October 21, 2010 at 5:23 pm EDT | by Chris Johnson
Gates raises bar for ‘Don’t Ask’ discharges

Defense Secretary Robert Gates issued guidance to Pentagon leaders on Thursday raising the rank of officials who can expel service members under “Don’t Ask, Don’t Tell,”  prompting questions about whether the new procedure would bring discharges to a halt.

In a memo dated Oct. 21, Gates said he’s issuing the changes “in light of the legal uncertainty”‘ surrounding “Don’t Ask, Don’t Tell” in the wake of recent court actions striking down and then reinstating the law.

According to memo, discharges can only happen under “Don’t Ask, Don’t Tell” by the personal approval of the military service secretary of the department concern “in coordination” with other Pentagon officials.

“[I]n order to further ensure uniformity and care in the enforcement of the Don’t Ask, Don’t Tell law and policy during this period, effective immediately and until further notice, no military member shall be separated pursuant to 10 USC 654 without the personal approval of the Secretary of the miliary department concerned, in coordination with the Undersecretary of Defense for Personnel and Readiness and the general counsel for the Department of Defense,” Gates writes.

A second memo issued the same day also outlining the changes was sent out by Under Secretary of Defense for Personnel and Readiness Clifford Stanley.

Stanley also advised gay, lesbian and bisexual service members currently in the military to think twice about making their sexual orientation public.

“We note again for Servicemembers, that altering their personal conduct during this period, in reaction to last week’s injunction, may have adverse consequences for themselves or other depending upon the state of the law,” Stanley writes.

On Thursday, members of the media during a news conference questioned a senior Pentagon attorney, who spoke on the condition of anonymity, about whether the change in the process effectively halts discharges under “Don’t Ask, Don’t Tell.”

“I would not try to overinterpret what’s on the paper,” the attorney said. “It’s an effort to further ensure uniformity and care in enforcement of the law during the legally uncertain period.”

Aubrey Sarvis, executive director of the Servicemembers Legal Defense Network, said the new change to appears to be giving all service members the same protections from “Don’t Ask, Don’t Tell” that were previous given to officers.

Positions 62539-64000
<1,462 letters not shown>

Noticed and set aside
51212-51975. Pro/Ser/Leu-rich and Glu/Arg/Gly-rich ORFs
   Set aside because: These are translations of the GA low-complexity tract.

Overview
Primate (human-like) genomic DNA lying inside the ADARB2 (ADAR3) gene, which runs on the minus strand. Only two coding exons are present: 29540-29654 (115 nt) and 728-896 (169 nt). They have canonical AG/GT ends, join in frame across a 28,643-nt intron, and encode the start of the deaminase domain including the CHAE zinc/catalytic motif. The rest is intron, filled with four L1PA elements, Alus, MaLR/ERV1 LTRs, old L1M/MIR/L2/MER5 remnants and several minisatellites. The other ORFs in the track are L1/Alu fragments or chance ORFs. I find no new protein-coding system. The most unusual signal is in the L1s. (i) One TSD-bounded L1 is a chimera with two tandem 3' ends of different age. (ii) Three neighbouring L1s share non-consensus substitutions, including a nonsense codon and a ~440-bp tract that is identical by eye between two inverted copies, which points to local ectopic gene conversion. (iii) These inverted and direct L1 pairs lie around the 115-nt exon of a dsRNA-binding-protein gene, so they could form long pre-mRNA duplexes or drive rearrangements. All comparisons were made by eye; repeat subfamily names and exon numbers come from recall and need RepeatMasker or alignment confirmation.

“All proposed [‘Don’t Ask, Don’t Tell’] discharges, regardless of grade and rank, will be reviewed at the highest civilian levels,” he said. “This can be a major constructive development for gay and lesbian service members.”

Sarvis said the change could “dramatically reduce” discharges, but noted the law remains on the books and service members shouldn’t come out.

“The fact that [‘Don’t Ask, Don’t Tell’] remains law further underscores the urgent need for the full Senate to vote for repeal when it returns to lame-duck session next month,” he said.

Richard Socarides, a gay New York attorney who served as a adviser for President Clinton, said he thinks the changes amounted to a “de facto moratorium” on “Don’t Ask, Don’t Tell.” Still, Socarides questioned why the Obama administration hadn’t taken this action sooner.

“This is what they should have done 20 months ago,” he said.

During the briefing, the Pentagon attorney said the reference in the memo to service secretaries working “in coordination” with the other defense officials to expel someone under “Don’t Ask, Don’t Tell” doesn’t “necessarily” constitute veto power over the discharge by the other officials.

“When the guidance is coordinate with A, B and C, that means you consult with them … and in the legal world, that means providing legal advice,” the attorney said. “Does it constitute the ability to veto? No, not necessarily. It informs the decision.”

The new changes also raises questions about what would happen to openly gay Americans who seek to enlist in the U.S. armed forces and announce their sexual orientation to recruiters. Under previous rules, they would have not been able to enter service.

But the Pentagon attorney expressed uncertainty about how the changes would affect recruiting and said he expects additional guidance later.

“We are complying with the law and there is nothing specific in this guidance about the recruitment situation, but I would expect that it will come together at perhaps the service level or within the recruitment community,” the attorney said. “They’ll develop guidance in reaction to this guidance.”

The Pentagon attorney said he “couldn’t comment” on whether communication took place between Gates and the White House before the new memo was issued.

Chris Johnson is Chief Political & White House Reporter for the Washington Blade. Johnson attends the daily White House press briefings and is a member of the White House Correspondents' Association. Follow Chris

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